Jude Loxley, Houzz Contributor
For ages we have been coming together around a table to eat, drink and be merry. As our culture has evolved, so has the art of setting the table for entertaining. In the medieval times, where someone sat indicated social standing, and people brought their own spoons and knives to dinner. There were no plates or forks, and it wasn't until the 17th century that the fork arrived at the dinner table. With the fork came a more refined choice of table linens. Manners improved, and a more elaborate table setting was born.
Nowadays we opt for table settings that suit us and the occasion. We can serve dishes on big wooden boards in the middle of the table or serve each course individually in succession. We can barbecue or serve food at designated stations. So pull out the silver and linens and experiment with what works for you. Here are some ideas to get you started.
We can thank 19th-century Russia for the use of place cards and place settings. Service à la russe -- in which the host lays out all the plates, cutlery and glassware each guest will need during the meal -- has stayed with us through the centuries. Courses are brought out in succession, and guests proceed from their top plate down and, for their cutlery, outside in.
Women and men in alternate seats around the dinner table still is common at formal events.
The Traditional Table Setting
The knife. Before the 18th century, guests used knives to stab into their food and hold it up for eating. The implement was kept to the left of the guest -- it wasn't until the fork emerged that it found its way to the right, and it's remained this way ever since (unless you're left handed). Knives are always placed with the blade toward the plate.
In formal dining situations, separate salad and dinner knives may be laid out, but it's common for just one knife to be used for all the courses. The knife, however, should be removed before dessert is served.
The fork. In a formal setting, always follow the rule of working from the outside in. You should place the fork needed for each course starting at the outer left and work toward the plate. We tend to use two or three forks in a formal sit-down meal, but in the early 19th century, each guest got more than four.
For dessert the fork is placed on the left, and the spoon (or dessert knife) is placed on the right. You can choose to lay the pieces out at the beginning or bring them out with the dessert course.
The spoon. Spoons traditionally are always to the right of the place setting and to the right of the knife. If soup is being served first, the spoon will be the outermost implement. If a tea and coffee spoon or dessert spoon is needed, place it to the left of the soup spoon and to the right of the knife.
Nowadays, for aesthetic reasons, we tend to lay out our cutlery out according to size, as in the place setting here. There's no hard and fast rule, but for a traditional setting, placement is always based on the outside in for the courses served.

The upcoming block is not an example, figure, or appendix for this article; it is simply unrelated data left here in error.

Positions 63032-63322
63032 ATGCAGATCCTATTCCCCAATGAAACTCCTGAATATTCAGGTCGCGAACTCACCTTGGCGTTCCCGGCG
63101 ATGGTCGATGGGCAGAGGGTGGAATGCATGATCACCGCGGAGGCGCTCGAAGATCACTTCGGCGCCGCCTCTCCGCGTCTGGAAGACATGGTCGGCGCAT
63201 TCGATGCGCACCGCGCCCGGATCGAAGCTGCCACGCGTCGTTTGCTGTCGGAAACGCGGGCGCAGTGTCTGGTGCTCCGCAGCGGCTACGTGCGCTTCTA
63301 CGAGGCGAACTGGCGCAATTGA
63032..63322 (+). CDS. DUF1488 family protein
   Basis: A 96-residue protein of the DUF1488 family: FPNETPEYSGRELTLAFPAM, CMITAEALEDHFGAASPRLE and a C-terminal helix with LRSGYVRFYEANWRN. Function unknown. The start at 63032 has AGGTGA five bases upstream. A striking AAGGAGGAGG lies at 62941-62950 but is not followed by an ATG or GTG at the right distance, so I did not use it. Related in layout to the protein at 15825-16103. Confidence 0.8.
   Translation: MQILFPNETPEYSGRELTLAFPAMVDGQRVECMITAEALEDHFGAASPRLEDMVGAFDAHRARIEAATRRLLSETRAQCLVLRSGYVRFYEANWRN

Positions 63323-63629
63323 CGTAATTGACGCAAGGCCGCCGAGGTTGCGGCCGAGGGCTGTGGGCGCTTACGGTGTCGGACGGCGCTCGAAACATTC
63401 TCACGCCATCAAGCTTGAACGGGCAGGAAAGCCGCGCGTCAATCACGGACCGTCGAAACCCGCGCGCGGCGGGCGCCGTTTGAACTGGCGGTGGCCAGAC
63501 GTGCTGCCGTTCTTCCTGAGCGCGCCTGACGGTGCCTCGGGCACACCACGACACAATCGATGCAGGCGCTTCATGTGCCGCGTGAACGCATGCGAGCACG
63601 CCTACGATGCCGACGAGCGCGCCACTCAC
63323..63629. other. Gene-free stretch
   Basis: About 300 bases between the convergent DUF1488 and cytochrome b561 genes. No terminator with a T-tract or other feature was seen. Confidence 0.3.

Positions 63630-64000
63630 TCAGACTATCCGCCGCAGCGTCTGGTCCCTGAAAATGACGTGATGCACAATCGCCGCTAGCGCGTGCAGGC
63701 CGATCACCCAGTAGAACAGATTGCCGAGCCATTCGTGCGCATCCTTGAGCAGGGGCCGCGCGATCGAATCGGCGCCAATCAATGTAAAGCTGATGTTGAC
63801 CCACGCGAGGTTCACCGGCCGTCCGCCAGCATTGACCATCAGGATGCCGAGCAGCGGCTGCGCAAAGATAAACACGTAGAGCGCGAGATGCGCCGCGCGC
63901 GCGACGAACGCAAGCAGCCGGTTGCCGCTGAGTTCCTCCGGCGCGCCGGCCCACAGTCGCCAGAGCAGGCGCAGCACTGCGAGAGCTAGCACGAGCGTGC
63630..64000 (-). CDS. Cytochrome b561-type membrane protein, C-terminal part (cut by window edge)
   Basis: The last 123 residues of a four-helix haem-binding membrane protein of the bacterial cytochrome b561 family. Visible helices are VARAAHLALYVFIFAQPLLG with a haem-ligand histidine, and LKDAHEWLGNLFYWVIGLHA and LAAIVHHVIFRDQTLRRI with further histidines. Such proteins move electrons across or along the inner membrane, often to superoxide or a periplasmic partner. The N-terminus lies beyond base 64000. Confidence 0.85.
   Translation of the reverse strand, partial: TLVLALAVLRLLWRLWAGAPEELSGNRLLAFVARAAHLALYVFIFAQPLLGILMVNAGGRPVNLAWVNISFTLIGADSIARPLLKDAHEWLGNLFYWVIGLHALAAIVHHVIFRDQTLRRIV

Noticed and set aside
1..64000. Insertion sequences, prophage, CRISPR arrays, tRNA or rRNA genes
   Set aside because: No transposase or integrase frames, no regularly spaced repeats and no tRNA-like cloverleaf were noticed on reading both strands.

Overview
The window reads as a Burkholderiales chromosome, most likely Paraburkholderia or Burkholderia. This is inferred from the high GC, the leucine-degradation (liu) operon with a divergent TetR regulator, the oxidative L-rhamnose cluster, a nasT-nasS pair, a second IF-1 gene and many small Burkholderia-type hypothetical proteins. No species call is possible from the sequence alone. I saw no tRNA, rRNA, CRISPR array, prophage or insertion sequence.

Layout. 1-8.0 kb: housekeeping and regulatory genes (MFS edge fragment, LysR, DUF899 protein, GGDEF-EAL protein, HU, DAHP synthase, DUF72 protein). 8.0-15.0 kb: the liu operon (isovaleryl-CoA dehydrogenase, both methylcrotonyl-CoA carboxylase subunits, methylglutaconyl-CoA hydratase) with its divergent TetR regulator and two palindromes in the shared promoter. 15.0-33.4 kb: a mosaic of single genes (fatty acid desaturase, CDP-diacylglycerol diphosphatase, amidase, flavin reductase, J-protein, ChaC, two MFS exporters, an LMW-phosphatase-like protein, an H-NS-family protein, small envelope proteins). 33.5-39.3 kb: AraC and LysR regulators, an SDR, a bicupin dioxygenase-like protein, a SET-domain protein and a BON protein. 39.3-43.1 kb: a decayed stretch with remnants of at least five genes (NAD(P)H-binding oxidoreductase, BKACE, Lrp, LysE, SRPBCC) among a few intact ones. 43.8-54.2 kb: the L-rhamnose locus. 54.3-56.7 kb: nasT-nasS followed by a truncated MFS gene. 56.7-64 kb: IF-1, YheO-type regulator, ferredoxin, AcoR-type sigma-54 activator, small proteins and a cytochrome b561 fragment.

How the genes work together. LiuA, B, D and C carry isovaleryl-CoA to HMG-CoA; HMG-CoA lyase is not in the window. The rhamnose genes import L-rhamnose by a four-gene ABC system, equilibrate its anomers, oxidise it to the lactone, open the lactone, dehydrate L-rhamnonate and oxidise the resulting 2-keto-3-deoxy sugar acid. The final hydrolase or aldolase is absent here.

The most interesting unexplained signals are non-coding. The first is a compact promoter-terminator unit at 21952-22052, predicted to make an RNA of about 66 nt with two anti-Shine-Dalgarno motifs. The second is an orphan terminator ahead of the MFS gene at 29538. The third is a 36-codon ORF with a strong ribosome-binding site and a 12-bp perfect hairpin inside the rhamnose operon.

Today's Table Settings
Shine the silver. A formal dinner can be a wonderful time to bring out the family silver. You can also get creative and place all the vintage pieces together to create an individual set for your guests.
Use placemats. For wooden tables especially, placemats not only add to the design of your place setting, but also protect your table surface. Use the mat as a designated area for plates and cutlery, and have fun with mixing patterns with colors. Creative placemat mixing can liven up the table; not every place setting has to be the same. Try buying two sets and alternating them for each place.
Let the cutlery take center stage. Presenting the plates and cutlery in the center of the dining table instantly creates a warm, family-style atmosphere. People can chat as they pass the plates around and help serve those around them, which adds warmth to the dining experience. Table decorations can be minimal, with the focus kept on the tableware and the food being served, like a pot roast for dinner or Mom's minestrone for lunch.
Get creative with cutlery. For a more relaxed approach, bundle each guest's cutlery and napkins and place the set on each plate.
By keeping the color palette neutral, you can create a classic and chic aesthetic. Consider using textured pieces, such as raffia or burlap, to tie together your cutlery and napkins. By limiting the cutlery and the number of plates, you can make the affair more casual.
Celebrate with little gifts or favors. It can be a nice gesture to place little gifts or favors on each of your guests' place settings. These can be very small items, such as homemade jam, a vintage teaspoon, a bag of homemade biscotti or a potted succulent cutting from the garden.
It's a beautiful way to decorate the table, and your guests will feel welcomed into your home.
Enjoy tray service. A fun alternate way to dress up place settings is to play on the tray service idea. Each individual place setting can be designed on a tray, which can be left at the table for your guests or brought to your guests as they take a seat. Cutlery can be placed within the tray to create a set, or on the outside, making the tray more like a placemat. It makes for fun conversation and easy cleanup.
Accommodate a drinks menu. Glasses for drinks being served during the meal are typically placed to the top right of the dinner plate, above the knife and spoons. It's traditional to have a water glass and other glasses -- wine or champagne glasses, or a highball glass for iced tea -- depending on what you're serving.